32. How do you make sure you’re listening to others’ input? #LifeWideLearning16@bhwilkoff
— Zac Chase (@MrChase) February 1, 2016
“I changed my mind once. It was awful.” -Anyone who listens to someone else and actually has to change their mind because they started to incorporate someone else’s worldview into their own.
Getting input, empathy interviews or just receiving feedback is mostly an empty gesture. It is an act of wordsmithing or placating others. It is a box to check off to say that listening occurred. Because input means that your idea wasn’t good enough. You don’t need others to prove your thinking. You just know.
I mean, unless, you think someone else could make your idea better. Unless, of course, there is something to be gained by listening to others and actually changing your orientation. I guess, there might be something to creating genuine buy-in through the process of co-creation. Perhaps, if others had their thinking incorporated and could see themselves in the finished product, it might ensure its success.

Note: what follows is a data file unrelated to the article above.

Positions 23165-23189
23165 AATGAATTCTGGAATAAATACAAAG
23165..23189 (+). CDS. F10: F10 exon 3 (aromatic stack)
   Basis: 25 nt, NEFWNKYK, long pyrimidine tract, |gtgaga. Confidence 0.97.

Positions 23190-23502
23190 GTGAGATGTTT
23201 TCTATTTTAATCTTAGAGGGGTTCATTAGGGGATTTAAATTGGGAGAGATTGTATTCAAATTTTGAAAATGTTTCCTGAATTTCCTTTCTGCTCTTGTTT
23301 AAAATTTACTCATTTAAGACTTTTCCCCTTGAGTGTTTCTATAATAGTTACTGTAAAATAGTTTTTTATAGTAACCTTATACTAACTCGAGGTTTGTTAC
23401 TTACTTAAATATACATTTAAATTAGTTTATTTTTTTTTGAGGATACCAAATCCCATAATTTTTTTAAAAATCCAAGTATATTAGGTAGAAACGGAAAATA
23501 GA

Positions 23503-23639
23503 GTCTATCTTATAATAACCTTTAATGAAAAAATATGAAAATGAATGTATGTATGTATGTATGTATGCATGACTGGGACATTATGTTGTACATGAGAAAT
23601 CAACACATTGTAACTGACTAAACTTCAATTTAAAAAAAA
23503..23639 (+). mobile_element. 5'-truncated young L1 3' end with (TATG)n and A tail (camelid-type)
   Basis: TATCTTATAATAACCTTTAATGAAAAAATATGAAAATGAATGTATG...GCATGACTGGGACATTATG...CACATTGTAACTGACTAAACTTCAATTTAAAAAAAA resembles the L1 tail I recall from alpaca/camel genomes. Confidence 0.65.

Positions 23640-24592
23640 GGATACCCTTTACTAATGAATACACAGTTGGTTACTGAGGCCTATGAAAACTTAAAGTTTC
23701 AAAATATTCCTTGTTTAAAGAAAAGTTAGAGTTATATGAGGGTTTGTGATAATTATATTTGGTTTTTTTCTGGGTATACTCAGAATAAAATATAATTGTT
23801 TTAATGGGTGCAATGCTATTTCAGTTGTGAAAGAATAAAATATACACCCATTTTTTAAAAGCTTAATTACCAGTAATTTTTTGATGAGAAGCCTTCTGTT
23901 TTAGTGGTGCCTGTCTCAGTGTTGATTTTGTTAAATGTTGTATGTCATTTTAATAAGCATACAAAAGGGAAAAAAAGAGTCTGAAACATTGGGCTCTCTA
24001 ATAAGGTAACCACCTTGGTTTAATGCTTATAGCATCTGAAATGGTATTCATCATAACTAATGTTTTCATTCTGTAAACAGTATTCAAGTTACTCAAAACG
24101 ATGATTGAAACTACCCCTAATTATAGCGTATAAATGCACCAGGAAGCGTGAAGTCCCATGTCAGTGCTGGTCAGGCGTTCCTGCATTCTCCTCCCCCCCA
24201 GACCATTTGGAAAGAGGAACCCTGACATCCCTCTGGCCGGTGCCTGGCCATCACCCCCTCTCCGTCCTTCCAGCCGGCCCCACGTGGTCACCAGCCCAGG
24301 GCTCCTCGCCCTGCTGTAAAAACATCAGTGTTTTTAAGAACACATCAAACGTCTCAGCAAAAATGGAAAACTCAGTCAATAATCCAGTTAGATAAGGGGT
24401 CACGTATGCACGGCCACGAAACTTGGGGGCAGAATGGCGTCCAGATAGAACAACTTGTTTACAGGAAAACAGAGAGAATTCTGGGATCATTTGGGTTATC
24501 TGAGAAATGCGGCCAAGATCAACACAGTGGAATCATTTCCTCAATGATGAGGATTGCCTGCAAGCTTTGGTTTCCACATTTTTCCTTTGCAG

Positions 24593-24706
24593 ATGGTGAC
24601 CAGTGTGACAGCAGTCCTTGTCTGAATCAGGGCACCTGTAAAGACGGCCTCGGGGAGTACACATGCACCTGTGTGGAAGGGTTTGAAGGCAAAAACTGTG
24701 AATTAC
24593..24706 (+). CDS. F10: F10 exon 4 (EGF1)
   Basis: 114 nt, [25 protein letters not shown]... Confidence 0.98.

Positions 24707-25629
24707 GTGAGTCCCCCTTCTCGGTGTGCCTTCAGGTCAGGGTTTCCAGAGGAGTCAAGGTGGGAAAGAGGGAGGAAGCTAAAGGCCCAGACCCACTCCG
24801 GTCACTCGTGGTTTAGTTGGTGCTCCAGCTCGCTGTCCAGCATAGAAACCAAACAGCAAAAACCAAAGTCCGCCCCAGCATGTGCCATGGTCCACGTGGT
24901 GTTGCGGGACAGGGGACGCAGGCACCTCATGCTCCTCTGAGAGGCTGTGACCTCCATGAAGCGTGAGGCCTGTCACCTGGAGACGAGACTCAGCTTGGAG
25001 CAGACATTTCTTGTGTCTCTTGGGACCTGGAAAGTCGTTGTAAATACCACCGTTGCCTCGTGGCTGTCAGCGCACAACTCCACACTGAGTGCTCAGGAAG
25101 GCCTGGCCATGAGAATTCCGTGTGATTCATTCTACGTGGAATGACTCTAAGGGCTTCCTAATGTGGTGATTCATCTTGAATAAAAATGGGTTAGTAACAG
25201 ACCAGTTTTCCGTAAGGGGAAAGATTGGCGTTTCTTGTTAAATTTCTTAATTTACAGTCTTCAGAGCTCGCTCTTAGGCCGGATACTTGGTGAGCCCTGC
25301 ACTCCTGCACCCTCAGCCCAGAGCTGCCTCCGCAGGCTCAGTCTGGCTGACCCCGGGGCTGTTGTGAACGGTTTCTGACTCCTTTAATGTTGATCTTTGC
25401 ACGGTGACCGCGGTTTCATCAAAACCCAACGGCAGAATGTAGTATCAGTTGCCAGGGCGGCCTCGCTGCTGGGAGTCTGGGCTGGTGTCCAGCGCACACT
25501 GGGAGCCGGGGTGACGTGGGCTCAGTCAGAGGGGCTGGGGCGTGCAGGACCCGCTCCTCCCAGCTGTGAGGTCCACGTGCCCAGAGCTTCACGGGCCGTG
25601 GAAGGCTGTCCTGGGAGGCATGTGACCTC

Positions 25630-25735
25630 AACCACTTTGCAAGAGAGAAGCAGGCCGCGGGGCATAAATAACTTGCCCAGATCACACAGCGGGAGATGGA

It just seems like a lot of work.
Actual listening requires change. And change is hard. It seems like we could all save a lot of time if we all thought the same way and others would just sign off on whatever it is that I am thinking. Couldn’t we try that for a little while?
No? Okay then…
I often say “we win when our words come out of other peoples’ mouths.” I also think the reverse is true. We all win when other peoples’ words come from our mouths and through our fingers as we type. The kind of input that creating the future of teaching and learning requires is so constant that we should have to cite every other sentence as we write it.
There is no lone genius or singularly great idea to change the world. There is only input. There is only listening and changing to meet the needs of others. We cannot be so arrogant or soloed to think that our problems are unique. We exist within a context of others, and their input is what helps to drive our growth.
I know that I have listened well enough to others when they trust me to speak on their behalf. I know it when they see my work as their work and try to advocate for it within their own spaces. And I know it most acutely when I flat out change my mind. When listening makes it so I no longer am the same person, I know that I have done it right.